In the sacraments, the same focus is there.  In the sacraments, the Holy Spirit assures us that our entire salvation rests on Christ’s one sacrifice on the cross.  Notice that through the preaching the Holy Spirit tells us or teaches us, but through the sacraments he assures us.  He comforts our hearts by pointing us to Christ crucified.  He reassures us that the full debt of our sins has been paid at Golgotha.  Jesus has done everything we couldn’t do for ourselves.  The justice of God has been fully satisfied and we’re reconciled to him.  We’re not only at peace with the holy God, we’ve been welcomed into his family!  He’s our Father, we’re his children and heirs and no one can separate us from his love.  This is all because Jesus is our Saviour.

Both of the means of grace are intended to put our attention on Christ.  These means of grace stand in the center of our worship services.  The ministry of the Word and sacraments point us to Christ.  That’s why they’re the focal point of biblical worship.  Here again, we need to be aware that this is something that sets our Reformed worship apart and for good reason. 

Amongst many other Christians today, worship is understood to be something we primarily do for God.  Typically, worship is especially understood to be the singing of praise to God.  Worship is a performance.  So it’s a time when human beings do their religious activities for God.  That’s why there’s a stage.  A stage is a place for a performance.  Perhaps you’ve seen a service like that.  You’ll have 45 minutes or more of singing and then the worship leader says, “Now that the worship is done, we’ll now have the message from Pastor Bob.”  Worship is thought of merely as being what we do for God.  It becomes a one way-street, a monologue, and we’re the ones doing all the talking.  God is just a passive participant in our worship. 

We take a different view.  Our different view isn’t based on our own opinions or preferences.  It’s not our Free Reformed customs.  Instead, it’s rooted in the nature of our relationship with God as revealed in the Bible.  It’s rooted in the covenant of grace.  The covenant is a relationship.  In the covenant of grace, there is a dialogue between God and his people.  This dialogue is reflected in our worship.  Our worship has God speaking and us responding, back and forth through the entire liturgy.  At the center of the covenant of grace is Christ and his work as our mediator.  So at the center of a biblical worship service is not us and our offering to God, but God and his gospel message for us.  The focus and emphasis is on God, the God who makes a covenant with his people through Jesus Christ.  The emphasis is on God, the one who maintains his covenant through Jesus Christ.  Loved ones, this is why the Word and sacraments stand at the center of our worship services – it’s because God is the driving force behind the covenant of grace.  It’s because Christ is at the center.  This exactly reflects what the Bible teaches about our relationship with God.  He’s pursued us and he has taken us for his own, he supports and upholds us – this is why we are a church that puts such an emphasis on the means of grace, on Word and sacrament ministry.  It’s because we understand and believe what the Bible teaches about the covenant.  This isn’t something you should ever want to give up.  You shouldn’t regard this as something negotiable or up for debate.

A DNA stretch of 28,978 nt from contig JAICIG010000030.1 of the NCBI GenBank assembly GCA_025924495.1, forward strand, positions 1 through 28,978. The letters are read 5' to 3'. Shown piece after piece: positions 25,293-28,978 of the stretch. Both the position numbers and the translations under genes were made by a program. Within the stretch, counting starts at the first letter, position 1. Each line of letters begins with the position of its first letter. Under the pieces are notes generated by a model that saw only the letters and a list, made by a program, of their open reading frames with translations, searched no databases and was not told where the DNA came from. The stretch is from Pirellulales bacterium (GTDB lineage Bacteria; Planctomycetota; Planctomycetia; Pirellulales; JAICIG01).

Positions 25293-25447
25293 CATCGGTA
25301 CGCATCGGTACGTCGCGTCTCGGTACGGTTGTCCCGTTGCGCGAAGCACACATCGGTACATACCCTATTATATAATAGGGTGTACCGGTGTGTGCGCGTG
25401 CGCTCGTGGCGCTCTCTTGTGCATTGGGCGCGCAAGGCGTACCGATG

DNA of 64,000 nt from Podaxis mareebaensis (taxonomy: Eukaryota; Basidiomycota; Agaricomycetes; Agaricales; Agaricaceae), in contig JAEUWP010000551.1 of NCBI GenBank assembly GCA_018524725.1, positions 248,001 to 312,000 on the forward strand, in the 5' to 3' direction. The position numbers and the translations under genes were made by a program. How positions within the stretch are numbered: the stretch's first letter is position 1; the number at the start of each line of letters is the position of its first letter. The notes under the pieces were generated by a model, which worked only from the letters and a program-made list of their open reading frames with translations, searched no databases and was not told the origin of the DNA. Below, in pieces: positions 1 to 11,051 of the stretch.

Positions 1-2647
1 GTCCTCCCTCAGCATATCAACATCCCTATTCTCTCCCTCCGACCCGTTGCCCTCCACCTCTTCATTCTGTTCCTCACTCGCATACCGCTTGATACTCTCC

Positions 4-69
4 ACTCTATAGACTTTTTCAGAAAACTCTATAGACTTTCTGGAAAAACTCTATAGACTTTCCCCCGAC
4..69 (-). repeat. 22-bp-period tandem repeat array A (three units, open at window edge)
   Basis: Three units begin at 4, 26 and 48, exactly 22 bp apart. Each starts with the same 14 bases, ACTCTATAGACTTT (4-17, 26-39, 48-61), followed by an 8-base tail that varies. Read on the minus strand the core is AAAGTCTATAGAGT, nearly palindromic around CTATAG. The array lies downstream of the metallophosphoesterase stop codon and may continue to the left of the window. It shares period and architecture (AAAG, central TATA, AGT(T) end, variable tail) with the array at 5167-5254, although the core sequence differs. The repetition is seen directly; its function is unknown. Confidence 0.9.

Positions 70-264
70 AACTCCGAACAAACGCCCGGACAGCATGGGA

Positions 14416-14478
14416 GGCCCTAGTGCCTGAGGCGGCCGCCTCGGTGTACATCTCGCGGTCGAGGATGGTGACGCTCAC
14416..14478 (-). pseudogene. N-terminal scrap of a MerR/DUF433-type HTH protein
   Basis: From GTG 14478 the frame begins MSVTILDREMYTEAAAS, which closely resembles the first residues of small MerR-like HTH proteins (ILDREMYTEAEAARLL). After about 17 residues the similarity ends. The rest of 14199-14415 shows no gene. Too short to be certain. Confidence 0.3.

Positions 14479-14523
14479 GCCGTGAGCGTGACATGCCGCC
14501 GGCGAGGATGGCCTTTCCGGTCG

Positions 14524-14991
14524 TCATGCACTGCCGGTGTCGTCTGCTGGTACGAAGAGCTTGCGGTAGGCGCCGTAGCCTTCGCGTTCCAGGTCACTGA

So the Holy Spirit has these tools that he uses.  He uses these tools of Word and sacrament on those who are in his workshop.  His workshop is the church of Christ, especially as she gathers for worship.  Loved ones, I urge you:  let the Holy Spirit do his work on you.  Take advantage of every opportunity to sit under the preaching and use the sacraments.  In so doing, you’ll be directed time and again to our great Lord and Saviour Jesus Christ.  Through that and through your growing faith, God will be more and more praised.  AMEN. 


Gracious God,

Thank you for being so compassionate towards us.  You’ve shown us your grace in the means of grace.  We thank you for the preaching of the gospel.  We thank you for the sacraments too.  We thank you for your Holy Spirit who works through these means.  We pray that he would continue to do his work in a mighty way.  Please let the preaching of the gospel continue to create faith in our midst, especially amongst our children and young people, but also for any hypocrites or unbelievers.  We humbly beg you to give each one of us, head for head, the gift of faith in Jesus Christ.  Please work so that the preaching always points us to Christ.  Please work so our faith would always be in him.  We also pray that the sacraments would continue to strengthen our faith in Christ.  As we see baptisms administered, as we participate in the Holy Supper, O God, please help us so that our faith and commitment run deeper.  We pray that you would bless the ministry of Word and sacrament in our congregation, please bless it richly so that your name would be praised all the more.   


* As a matter of courtesy please advise Dr. Wes Bredenhof, if you plan to use this sermon in a worship service.   Thank-you.